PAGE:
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The Book of Love

WEB-EXCLUSIVE: The story of Fleetwood Mac continues at the Honda Center.

MORA PHOTOGRAPHY

The story of Fleetwood Mac is a complicated one. The band that artfully blends blues, rock and folk with just the right amount of crystal visions, has a well-documented history of drama and romance within its constantly evolving lineup. But it’s that story and the undeniable chemistry of its core members that created (and continues to create) some of the greatest music of our time.

So when John McVie, Stevie Nicks, Lindsey Buckingham, and Mick Fleetwood take the stage on May 28 at Anaheim's Honda Center, they seem to have one mission: to prove the story isn’t over.

“It would seem,” Buckingham muses, “that there are still a few chapters left in the book of Fleetwood Mac.”

The group is sharp and gleeful from start to finish, with energy that never lets up, never slows down and makes no apologies. They tell their tale with charging versions of “Dreams” and “The Chain” off their Rumors album, followed by an aggressively adoring tribute to their risky follow-up album Tusk, including a rowdy rendition of the title track, backdropped by projections of USC’s 1979 marching band.

It’s the first time they’ve all been on stage together in three years and while it’s mostly as if they’ve never left, the fact remains that some have, mainly McVie’s ex-wife, Christine. For the most devoted of Fleetwood Mac fans, Christine’s absence is one not permitted to go unnoticed and Nicks acknowledges it by promising she is there in spirit.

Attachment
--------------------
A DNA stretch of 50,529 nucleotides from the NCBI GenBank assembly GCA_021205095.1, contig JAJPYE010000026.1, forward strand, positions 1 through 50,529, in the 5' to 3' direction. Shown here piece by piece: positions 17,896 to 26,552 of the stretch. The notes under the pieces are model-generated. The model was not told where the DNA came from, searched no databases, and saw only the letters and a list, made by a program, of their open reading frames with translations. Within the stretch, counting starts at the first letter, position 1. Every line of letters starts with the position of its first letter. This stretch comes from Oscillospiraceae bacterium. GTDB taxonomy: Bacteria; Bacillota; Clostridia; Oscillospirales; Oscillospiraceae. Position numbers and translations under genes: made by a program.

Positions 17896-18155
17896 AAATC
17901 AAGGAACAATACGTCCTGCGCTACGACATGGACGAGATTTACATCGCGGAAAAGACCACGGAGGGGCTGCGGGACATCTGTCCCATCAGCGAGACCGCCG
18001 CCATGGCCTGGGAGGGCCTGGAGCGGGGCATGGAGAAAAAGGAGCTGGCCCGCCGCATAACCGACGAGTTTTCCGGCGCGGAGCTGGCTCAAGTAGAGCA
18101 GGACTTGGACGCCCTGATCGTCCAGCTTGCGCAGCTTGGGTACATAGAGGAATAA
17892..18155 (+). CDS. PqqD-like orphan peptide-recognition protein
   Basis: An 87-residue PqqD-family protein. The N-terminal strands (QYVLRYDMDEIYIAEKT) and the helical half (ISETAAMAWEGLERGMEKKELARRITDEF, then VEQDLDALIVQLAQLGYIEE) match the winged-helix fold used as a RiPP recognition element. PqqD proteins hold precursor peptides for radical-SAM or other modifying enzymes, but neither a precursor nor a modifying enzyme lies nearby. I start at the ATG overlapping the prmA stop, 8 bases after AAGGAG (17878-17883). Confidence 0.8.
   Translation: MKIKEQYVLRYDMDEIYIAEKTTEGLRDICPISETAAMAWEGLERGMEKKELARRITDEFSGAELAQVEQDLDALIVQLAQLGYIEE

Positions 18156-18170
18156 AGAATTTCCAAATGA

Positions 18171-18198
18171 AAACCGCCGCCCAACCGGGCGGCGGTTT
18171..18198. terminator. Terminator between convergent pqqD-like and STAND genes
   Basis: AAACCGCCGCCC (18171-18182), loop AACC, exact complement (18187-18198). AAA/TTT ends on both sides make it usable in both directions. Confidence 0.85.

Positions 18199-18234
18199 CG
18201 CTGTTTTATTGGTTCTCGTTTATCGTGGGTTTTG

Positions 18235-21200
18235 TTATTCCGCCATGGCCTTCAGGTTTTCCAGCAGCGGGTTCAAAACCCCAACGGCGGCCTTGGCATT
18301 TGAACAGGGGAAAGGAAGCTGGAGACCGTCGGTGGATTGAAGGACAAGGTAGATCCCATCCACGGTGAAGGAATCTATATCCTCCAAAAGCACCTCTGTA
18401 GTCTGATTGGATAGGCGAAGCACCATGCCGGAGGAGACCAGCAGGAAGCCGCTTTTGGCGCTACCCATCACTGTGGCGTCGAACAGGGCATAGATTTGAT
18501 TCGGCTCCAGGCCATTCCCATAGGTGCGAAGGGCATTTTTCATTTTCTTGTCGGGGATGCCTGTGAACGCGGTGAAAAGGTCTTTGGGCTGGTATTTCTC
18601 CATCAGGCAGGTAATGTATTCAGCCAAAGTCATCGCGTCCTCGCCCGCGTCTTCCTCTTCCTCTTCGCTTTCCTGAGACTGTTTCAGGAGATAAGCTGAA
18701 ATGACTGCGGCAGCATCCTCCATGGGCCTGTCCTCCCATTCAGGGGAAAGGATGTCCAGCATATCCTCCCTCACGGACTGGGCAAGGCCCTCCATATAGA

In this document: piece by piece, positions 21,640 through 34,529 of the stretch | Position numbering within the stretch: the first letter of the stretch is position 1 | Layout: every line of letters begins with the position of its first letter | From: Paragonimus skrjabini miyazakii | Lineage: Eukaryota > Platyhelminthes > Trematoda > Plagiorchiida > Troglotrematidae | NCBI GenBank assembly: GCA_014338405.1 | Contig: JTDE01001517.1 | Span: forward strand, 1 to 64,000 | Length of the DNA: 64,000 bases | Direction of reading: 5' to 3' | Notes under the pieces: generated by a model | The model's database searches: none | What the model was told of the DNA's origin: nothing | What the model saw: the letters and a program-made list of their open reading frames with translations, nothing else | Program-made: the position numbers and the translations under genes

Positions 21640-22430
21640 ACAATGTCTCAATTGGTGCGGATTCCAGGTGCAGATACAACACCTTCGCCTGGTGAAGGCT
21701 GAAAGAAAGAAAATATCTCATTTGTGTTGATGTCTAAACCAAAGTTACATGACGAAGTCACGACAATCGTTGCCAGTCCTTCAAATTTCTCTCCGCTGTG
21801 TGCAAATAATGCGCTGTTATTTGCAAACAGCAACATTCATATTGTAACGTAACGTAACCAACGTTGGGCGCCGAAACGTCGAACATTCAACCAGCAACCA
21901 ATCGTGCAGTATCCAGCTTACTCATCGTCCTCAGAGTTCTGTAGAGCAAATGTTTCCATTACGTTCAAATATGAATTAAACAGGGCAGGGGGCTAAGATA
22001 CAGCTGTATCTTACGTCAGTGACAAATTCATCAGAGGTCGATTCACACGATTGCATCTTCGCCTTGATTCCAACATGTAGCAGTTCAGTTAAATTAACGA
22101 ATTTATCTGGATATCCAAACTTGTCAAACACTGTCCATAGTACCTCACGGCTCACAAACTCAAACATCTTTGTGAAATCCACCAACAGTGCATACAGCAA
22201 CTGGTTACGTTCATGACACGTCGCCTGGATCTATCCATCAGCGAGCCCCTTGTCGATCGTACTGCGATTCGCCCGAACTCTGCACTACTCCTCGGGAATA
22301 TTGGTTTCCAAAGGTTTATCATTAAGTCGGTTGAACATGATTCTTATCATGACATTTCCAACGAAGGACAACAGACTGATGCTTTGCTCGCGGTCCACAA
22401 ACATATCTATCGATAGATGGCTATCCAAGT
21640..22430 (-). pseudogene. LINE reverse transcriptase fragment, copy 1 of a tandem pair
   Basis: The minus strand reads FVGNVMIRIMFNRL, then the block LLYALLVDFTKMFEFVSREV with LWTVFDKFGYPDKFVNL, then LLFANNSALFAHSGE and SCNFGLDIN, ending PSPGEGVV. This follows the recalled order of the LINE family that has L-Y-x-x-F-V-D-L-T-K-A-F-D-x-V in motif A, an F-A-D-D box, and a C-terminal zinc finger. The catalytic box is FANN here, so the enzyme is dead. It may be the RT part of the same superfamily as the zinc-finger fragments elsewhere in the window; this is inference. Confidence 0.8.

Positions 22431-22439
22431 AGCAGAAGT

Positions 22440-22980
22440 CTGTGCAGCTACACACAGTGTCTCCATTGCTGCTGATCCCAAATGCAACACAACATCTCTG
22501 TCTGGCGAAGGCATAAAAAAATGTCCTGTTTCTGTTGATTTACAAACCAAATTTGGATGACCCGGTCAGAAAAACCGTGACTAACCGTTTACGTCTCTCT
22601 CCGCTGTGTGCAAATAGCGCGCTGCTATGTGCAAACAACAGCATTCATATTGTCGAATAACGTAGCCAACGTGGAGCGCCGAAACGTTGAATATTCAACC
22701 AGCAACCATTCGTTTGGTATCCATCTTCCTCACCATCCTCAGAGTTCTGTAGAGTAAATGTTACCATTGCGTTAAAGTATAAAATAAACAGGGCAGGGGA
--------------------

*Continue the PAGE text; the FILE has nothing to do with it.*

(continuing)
Nicks herself is in fine form, twirling enchantingly to “Gold Dust Woman” and mercilessly crooning “Sisters of the Moon,” a track not performed on stage since 1981. Buckingham bangs his chest as he pants at the end of a harrowing version of “Big Love,” just to be clear he is giving us everything he’s got. McVie remains the shadowy backbone of the band and Fleetwood, the self-proclaimed “lord of percussion,” expertly mans an impressive drum setup that includes an imposing gong he bangs ceremoniously. By the time they get around to Nicks’ solo effort, “Stand Back,” the group sounds speedy, but not sloppy and it seems to simply be going with the magic momentum building through the show, opting to ride it rather than try and slow it down.

While they are aggressive with the music, they are not aggressive with each other. There is a distinct tenderness among them and when Nicks and Buckingham pause to embrace during a hauntingly beautiful “Sara,” it’s apparent the book of Fleetwood Mac is a book of love.

And there is heartache too. The detection of a hint of a rueful smile when Nicks, who recently celebrated her 65th birthday, sings the line “I’m getting older too” during “Landslide,” says the passage of time is undeniable. But the sadness this might evoke is curbed by the introduction of Fleetwood Mac’s latest chapters.

Music from their new EP is offered and graciously accepted by an audience that instantly takes to the rambling run of “Sad Angel.” It’s the best kind of reaction to new, unknown material a band who has been doing this as long as Fleetwood Mac can hope for.

“You are the dream catchers,” Nicks says to the audience as they wrap up. “You listen to the songs like you’ve never heard them before. And you’ve been doing that for 35 years.”

They encore with “Silver Spring,” the hopeful and inspiring “Don’t Stop” and “Say Goodbye.” Except, they are not saying goodbye quite yet. Fleetwood Mac is a book that is still being written, a story that is still being told, a love that still has so much to say.


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